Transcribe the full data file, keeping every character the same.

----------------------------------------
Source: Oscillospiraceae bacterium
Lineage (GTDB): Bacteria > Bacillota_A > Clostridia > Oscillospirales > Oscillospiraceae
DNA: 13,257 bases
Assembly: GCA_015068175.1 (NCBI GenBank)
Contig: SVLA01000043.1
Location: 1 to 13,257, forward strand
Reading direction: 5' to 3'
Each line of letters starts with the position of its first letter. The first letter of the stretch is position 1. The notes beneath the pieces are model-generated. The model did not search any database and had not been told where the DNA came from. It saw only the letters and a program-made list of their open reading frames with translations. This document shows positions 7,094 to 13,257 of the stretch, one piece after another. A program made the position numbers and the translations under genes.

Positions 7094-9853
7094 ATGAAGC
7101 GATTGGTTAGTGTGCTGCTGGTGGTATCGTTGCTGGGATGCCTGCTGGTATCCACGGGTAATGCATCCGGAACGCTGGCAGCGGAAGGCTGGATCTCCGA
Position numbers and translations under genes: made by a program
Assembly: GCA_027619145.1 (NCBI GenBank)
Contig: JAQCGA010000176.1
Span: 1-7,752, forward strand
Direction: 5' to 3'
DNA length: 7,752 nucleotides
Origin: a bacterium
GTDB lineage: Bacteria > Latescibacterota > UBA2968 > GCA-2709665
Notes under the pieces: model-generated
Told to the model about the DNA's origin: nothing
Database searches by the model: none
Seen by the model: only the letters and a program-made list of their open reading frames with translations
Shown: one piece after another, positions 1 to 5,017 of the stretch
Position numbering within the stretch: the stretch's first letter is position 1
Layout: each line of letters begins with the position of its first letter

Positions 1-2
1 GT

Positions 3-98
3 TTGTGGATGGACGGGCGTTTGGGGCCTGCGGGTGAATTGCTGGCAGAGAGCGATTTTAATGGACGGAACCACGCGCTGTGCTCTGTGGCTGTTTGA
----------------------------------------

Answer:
Source: Oscillospiraceae bacterium
Lineage (GTDB): Bacteria > Bacillota_A > Clostridia > Oscillospirales > Oscillospiraceae
DNA: 13,257 bases
Assembly: GCA_015068175.1 (NCBI GenBank)
Contig: SVLA01000043.1
Location: 1 to 13,257, forward strand
Reading direction: 5' to 3'
Each line of letters starts with the position of its first letter. The first letter of the stretch is position 1. The notes beneath the pieces are model-generated. The model did not search any database and had not been told where the DNA came from. It saw only the letters and a program-made list of their open reading frames with translations. This document shows positions 7,094 to 13,257 of the stretch, one piece after another. A program made the position numbers and the translations under genes.

Positions 7094-9853
7094 ATGAAGC
7101 GATTGGTTAGTGTGCTGCTGGTGGTATCGTTGCTGGGATGCCTGCTGGTATCCACGGGTAATGCATCCGGAACGCTGGCAGCGGAAGGCTGGATCTCCGA
Position numbers and translations under genes: made by a program
Assembly: GCA_027619145.1 (NCBI GenBank)
Contig: JAQCGA010000176.1
Span: 1-7,752, forward strand
Direction: 5' to 3'
DNA length: 7,752 nucleotides
Origin: a bacterium
GTDB lineage: Bacteria > Latescibacterota > UBA2968 > GCA-2709665
Notes under the pieces: model-generated
Told to the model about the DNA's origin: nothing
Database searches by the model: none
Seen by the model: only the letters and a program-made list of their open reading frames with translations
Shown: one piece after another, positions 1 to 5,017 of the stretch
Position numbering within the stretch: the stretch's first letter is position 1
Layout: each line of letters begins with the position of its first letter

Positions 1-2
1 GT

Positions 3-98
3 TTGTGGATGGACGGGCGTTTGGGGCCTGCGGGTGAATTGCTGGCAGAGAGCGATTTTAATGGACGGAACCACGCGCTGTGCTCTGTGGCTGTTTGA